The way the system is structured, you can never be 100% sure who is doing what, and I think it was intentionally designed that way, so that everyone guilty of this can claim "Oh, it wasn't me, it was Company X that did this".
The problem is when doing satellite installations as a contractor or subcontractor, you can never be sure if you will actually ever get paid for doing the installations, or even if you are paid for them, that you will be allowed to keep the money you earned.
Most of the problems arise from what is termed "backcharges", and this can cover a wide range of situations under an unusually wide umbrella term. For example, if you, as an installer, didn't do something quite right, and the company has to send someone out after and "fix" or repair your error, then the money for that installer/technician is paid for by you, or "backcharged". Now, normally I would agree that this could be a legitmate use, but it gives too much leeway for the company to play havoc with money they owe you, especially when you fall under the sub-contractor term.
Depending on how extensive the repairs that need to be done are (and this is from only by what the company claims they are), the charge may range from a simple "service call" charge (at the time I was installing, it was $35) to them basically stealing back the entire amount they paid for the installation when it was done the first time. And this stealing of money from installers was "legal" because it was in the contract.
And one such company I worked for, New England Satellite & Sound, located in Woonsocket, RI, pulled this many times on me and other installers they had working for them at the time. Depending on what suited them more, they claimed either that we as installers worked for them, not the company that they got their installation orders from, or that we worked for the "parent" company, which at the time was Halsted Communications. The story changed to which ever answer was more convenient for them at the time.
Halsted Communications, the company that issued the installation orders to NESS, also through many different times had, or so NESS claimed, set it up so that installers doing anything other than what they considered a standard install (which varied depending on who you talked to at any time of day) so that any extra work had to be "justified" before they would consider paying what the "acceptable charge" was for that, but if there was any question, they had no problem just taking money without justification of any kind. I asked to see the paperwork that was issued that supported the backcharges claimed against my work many times, and NESS was either unable or unwilling to show that.
Me and a group of other satellite installers basically split off from working for NESS due to the shoddy treatment we were getting, and went to work for one of the guys who claimed he had run a company before for this sort of thing. If you are reading this and considering going to work for a guy that goes by the name Erik Thomas, think long and hard about it. He is an example of the problems with this whole industry. He also claimed to have a company named "Thomas Communications", which after legal proceedings were filed against him by a former coworker, turned out to be the name already of a legitimate company elsewhere in the state. Numerous attempts were made to retrieve money owed by him to me and others, with legal right to claim, and to my knowledge, have been unable to obtain this money.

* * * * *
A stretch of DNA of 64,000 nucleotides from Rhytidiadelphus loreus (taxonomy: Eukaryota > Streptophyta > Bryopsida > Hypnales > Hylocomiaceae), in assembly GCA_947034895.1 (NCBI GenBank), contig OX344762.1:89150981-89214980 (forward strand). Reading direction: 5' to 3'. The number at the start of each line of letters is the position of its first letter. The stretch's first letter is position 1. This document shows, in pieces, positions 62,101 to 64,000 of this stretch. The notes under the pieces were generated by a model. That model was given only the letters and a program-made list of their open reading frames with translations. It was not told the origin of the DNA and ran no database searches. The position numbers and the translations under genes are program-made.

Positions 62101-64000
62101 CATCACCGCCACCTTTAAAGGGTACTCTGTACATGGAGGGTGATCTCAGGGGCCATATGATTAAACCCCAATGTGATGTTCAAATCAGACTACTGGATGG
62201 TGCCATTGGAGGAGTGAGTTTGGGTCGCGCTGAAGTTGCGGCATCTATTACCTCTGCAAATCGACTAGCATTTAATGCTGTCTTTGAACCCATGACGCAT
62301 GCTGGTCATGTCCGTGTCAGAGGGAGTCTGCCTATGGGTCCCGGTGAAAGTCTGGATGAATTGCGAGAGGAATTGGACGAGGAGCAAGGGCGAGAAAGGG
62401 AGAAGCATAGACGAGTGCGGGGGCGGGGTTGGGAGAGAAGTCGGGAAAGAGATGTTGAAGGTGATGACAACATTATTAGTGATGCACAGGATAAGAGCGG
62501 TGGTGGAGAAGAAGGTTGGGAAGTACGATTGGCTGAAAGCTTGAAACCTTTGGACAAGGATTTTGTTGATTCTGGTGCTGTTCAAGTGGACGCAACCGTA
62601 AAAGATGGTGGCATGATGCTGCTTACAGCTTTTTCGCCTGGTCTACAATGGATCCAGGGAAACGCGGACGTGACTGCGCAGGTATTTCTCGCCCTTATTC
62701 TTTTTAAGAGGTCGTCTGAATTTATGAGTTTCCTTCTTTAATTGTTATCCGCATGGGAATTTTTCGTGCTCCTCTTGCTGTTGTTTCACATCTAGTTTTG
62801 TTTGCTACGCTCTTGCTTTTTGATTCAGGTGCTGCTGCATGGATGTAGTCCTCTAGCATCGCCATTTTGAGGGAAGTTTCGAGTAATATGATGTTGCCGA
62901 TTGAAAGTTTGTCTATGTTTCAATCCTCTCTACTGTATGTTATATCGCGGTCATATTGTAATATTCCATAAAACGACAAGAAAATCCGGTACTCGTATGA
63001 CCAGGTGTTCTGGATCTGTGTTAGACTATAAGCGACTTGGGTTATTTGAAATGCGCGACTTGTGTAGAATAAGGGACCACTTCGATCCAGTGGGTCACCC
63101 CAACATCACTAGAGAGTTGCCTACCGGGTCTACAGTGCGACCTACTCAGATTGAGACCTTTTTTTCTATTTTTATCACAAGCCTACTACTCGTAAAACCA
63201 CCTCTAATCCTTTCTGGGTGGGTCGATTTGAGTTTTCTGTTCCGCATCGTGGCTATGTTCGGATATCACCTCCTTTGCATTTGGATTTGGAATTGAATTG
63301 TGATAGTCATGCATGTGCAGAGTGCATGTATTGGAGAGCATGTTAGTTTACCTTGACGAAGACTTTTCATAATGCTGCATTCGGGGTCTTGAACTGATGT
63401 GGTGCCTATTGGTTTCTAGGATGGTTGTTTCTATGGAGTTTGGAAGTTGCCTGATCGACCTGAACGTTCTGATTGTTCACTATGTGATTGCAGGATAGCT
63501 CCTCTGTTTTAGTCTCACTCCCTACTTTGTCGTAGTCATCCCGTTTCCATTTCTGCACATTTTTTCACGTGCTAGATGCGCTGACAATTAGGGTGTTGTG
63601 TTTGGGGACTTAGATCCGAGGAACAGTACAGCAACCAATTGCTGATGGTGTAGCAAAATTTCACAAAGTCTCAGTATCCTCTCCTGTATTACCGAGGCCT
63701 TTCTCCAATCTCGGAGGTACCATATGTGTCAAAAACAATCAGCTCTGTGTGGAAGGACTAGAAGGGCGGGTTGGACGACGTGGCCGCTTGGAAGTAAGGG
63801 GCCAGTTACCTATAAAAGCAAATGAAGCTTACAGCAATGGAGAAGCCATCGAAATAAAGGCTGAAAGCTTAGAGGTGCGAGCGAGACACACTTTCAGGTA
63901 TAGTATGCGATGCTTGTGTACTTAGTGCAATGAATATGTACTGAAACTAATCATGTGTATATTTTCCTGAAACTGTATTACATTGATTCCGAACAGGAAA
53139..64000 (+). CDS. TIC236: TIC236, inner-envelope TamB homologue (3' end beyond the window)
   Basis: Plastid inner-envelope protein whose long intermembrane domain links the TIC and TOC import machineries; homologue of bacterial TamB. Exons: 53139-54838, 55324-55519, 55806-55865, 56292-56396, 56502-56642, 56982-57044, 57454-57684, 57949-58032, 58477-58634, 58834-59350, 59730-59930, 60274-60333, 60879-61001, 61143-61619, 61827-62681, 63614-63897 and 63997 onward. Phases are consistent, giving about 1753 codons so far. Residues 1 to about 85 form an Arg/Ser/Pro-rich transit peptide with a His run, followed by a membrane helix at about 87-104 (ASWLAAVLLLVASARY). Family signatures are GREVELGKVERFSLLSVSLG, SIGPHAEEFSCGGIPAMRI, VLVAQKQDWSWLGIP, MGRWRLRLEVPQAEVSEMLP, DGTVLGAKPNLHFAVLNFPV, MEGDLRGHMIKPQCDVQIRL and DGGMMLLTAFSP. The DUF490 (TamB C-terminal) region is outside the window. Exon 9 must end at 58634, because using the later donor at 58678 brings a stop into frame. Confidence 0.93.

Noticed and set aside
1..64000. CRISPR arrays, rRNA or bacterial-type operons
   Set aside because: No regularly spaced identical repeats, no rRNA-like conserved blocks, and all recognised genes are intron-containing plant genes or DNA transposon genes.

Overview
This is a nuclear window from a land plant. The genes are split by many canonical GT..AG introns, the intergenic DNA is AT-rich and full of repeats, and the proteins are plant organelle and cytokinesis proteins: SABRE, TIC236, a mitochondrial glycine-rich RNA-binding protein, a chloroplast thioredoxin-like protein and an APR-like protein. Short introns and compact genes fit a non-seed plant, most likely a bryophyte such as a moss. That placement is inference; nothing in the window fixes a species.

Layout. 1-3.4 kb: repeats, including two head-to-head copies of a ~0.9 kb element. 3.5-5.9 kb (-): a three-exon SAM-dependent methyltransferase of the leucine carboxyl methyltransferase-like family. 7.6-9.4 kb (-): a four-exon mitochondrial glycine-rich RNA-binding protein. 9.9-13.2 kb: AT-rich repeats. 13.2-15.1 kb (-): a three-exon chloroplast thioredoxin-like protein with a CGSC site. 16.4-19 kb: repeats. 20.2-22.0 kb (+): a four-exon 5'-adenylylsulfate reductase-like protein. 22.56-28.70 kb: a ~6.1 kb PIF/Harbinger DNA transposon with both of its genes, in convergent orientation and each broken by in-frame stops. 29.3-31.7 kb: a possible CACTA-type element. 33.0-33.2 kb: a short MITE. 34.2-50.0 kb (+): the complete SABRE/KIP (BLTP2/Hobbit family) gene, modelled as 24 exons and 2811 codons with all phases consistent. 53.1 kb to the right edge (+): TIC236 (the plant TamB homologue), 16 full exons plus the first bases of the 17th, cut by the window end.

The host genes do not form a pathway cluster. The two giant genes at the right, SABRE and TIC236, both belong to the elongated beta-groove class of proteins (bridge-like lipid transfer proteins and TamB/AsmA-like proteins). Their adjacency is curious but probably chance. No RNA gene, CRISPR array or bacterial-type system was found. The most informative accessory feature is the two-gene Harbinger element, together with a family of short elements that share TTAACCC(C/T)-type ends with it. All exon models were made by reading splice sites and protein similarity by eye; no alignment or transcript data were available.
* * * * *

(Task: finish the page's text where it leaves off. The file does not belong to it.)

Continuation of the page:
The next company (while working as part of what I thought at the time was Thomas Communications) I have had experience with was a company that had a local distribution center in my state, but I do not remember the name. This company had no problems with backcharges, but they told us as installers that we would have local work. We believed that to mean local to us, but well after the time they said the local work would be happening, the only thing that was local about it was it being local to the distribution center.
The problem with TC was towards the end, he (Erik) got greedy and got ridiculous with the backcharges he was claiming. He was claiming that we "lost an installation" which meant that we as a company couldn't claim that customer for an installation, either because they went to another company or decided to not get anything installed. He backcharged a coworker for a job that wasn't even that coworker's to begin with, and then told me that "you will have to figure it out between you", expecting me to pay the money he charged that person out of my own pocket. Now most "normal" backcharges would be at the most, what could be expected to be paid for an installation. The charge he assessed on this one was $350, well above and beyond the normal $65-$110 (depending on the amount of receivers installed) an installation would expect to be.
I could go on, but you get the idea here. The problem is, this is unfortunately the norm out there as far as I have seen it, and from talking to other people who are also in the installation business, for the most part, it is the same all over the country. Now, this being the case, and even if Dish and DirecTV aren't actually backcharging the installers this (which they don't do to the hourly people), then they either are aware or are ignoring this, and therefore, just as responsible for this to happen. But they still let it go on.
The "local" companies are doing their best to keep it quiet so that people don't hear about it, but the only people who end up paying is the local installers, because if anything is charged to the companies with the work orders, they do their best to make sure that cost gets passed on to the people who are out there making them the money.
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